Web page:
Ben & Jerry’s is always testing the ice cream boundaries with their eye-catching flavors. Remember Schweddy Balls (vanilla ice cream with fudge-covered rum balls)? And you can’t help but look to see what's exactly in Everything But The… (It’s chocolate and vanilla ice cream mixed with peanut butter cups, white chocolate chunks and fudge-covered toffee and almonds.)
The latest concoction, though, will make ice cream lovers do a double take down the beer aisle.
This fall, Ben & Jerry’s and the New Belgium Brewing Company are partnering to produce an ice cream-inspired beer: Chocolate Chip Cookie Dough Ale.
The beer is an effort to raise awareness about climate change, and $50,000 in proceeds will go to the Protect Our Winters — a nonprofit that mobilizes winter sport athletes to fight climate change.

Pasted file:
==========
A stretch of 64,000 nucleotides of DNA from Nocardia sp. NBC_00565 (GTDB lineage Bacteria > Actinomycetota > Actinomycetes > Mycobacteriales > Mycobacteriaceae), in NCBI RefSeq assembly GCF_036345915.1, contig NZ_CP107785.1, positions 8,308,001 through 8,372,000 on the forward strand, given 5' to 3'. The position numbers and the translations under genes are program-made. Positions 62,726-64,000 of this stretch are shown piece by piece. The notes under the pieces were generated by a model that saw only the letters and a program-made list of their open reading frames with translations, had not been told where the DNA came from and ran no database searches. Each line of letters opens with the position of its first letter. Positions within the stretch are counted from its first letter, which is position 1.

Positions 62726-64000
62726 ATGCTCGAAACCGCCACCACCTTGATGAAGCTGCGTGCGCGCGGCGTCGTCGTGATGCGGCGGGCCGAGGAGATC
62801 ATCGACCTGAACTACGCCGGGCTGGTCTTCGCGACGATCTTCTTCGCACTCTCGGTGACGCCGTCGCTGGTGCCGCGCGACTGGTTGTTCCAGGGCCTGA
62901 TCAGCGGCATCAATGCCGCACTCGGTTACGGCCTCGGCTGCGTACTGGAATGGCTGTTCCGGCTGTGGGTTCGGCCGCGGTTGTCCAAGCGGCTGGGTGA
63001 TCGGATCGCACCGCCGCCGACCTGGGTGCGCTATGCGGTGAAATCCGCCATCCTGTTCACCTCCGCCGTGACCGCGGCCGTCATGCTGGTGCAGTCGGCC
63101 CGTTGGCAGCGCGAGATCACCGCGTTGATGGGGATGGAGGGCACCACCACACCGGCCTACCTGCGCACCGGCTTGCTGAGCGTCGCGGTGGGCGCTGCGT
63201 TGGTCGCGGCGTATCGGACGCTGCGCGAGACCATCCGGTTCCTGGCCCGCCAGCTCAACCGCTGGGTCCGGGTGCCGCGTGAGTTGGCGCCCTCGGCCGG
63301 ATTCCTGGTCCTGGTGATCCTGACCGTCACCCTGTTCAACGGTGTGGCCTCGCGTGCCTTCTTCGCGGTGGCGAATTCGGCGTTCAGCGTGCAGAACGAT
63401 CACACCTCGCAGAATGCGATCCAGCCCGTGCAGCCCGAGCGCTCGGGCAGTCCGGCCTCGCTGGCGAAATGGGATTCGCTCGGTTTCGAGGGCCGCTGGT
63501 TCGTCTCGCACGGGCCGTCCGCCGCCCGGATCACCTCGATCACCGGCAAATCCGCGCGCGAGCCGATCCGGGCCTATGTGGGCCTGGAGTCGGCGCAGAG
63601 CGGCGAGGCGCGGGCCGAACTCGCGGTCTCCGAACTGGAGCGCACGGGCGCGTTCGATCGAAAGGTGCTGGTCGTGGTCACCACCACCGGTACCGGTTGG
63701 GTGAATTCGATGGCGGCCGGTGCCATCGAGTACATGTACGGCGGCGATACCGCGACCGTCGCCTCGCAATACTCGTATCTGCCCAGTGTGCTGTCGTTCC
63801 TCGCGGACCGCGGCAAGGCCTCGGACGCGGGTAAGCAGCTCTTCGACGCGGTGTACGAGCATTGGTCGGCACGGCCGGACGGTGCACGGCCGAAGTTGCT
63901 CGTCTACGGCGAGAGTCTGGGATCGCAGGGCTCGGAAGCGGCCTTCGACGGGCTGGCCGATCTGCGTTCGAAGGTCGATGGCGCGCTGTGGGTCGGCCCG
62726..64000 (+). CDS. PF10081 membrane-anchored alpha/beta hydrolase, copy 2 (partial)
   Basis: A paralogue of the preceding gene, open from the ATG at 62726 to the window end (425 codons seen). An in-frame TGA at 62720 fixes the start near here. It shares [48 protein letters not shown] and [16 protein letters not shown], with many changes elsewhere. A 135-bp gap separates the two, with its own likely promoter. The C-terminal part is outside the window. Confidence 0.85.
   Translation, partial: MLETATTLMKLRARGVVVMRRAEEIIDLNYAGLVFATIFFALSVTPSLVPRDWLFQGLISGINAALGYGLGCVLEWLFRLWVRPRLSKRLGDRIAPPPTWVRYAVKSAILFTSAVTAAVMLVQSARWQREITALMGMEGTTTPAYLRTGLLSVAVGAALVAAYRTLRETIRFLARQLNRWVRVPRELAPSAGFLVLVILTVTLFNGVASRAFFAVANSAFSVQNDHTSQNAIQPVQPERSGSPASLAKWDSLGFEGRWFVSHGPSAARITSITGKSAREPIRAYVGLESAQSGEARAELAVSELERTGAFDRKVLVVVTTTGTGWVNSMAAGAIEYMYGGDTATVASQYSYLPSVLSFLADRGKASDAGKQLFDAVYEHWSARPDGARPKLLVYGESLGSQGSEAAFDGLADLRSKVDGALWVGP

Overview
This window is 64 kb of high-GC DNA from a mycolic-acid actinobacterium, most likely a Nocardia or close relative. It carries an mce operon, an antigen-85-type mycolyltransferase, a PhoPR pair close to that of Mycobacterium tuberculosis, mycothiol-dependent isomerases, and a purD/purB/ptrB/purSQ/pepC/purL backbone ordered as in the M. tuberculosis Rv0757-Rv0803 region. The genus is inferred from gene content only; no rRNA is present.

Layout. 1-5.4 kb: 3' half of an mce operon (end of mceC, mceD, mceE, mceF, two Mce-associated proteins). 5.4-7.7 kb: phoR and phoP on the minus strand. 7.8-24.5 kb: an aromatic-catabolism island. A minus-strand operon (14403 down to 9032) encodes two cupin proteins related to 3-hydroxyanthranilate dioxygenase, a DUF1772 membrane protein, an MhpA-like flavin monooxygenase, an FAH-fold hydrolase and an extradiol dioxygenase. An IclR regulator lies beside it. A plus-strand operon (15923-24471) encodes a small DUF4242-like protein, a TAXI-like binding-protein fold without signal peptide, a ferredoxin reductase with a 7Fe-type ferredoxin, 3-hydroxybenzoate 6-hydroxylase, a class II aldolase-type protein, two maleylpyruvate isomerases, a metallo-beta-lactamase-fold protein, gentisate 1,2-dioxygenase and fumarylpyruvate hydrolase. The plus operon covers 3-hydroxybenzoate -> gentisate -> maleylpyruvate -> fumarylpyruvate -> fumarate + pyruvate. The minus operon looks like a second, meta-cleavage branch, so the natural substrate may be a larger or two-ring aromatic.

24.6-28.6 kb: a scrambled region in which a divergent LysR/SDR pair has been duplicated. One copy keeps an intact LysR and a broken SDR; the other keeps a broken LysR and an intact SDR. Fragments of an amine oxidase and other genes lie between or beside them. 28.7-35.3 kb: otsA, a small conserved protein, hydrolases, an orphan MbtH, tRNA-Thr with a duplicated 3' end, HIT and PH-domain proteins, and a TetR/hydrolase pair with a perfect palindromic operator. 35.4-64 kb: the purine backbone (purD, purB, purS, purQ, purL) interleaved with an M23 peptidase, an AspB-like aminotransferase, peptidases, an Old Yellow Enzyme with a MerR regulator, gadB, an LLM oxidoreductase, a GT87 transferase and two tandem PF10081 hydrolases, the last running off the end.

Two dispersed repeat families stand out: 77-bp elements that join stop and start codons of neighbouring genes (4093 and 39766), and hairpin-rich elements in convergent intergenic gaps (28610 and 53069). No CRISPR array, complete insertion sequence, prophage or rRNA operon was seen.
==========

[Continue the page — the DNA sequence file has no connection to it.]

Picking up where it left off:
It’s the second year the Colorado-based brewer and Vermont-based ice cream maker are teaming up. Last fall, the partnership resulted in Salted Caramel Brownie Brown Ale (6.3 percent ABV) hitting store shelves.
“The beer in development tastes amazing and we look forward to talking about climate change and climate action,” Jenn Vervier, New Belgium director of sustainability, wrote in a press release. “With the upcoming election and a new administration, year two is even more important than the first round.”
Jay Curley, Ben & Jerry’s senior global marketing manager, added that the issue of climate change is “still increasingly urgent.”
“Working with New Belgium Brewing and Protect our Winters to be able to impact climate was a highlight of 2015, and so, we’re doing it again,” he wrote.
New Belgium Brewing, known for its Fat Tire Amber Ale, and Ben & Jerry’s are certified B Corporations, which means they’re held to high social and environmental standards. Ben & Jerry’s, in particular, touts itself as a “social justice company.” Besides climate justice, its “issues we care about” page highlights LGBT equality, GMO labeling and fair trade.
If a cookie dough beer further supports social action, we’re willing to try a scoop — er, swig.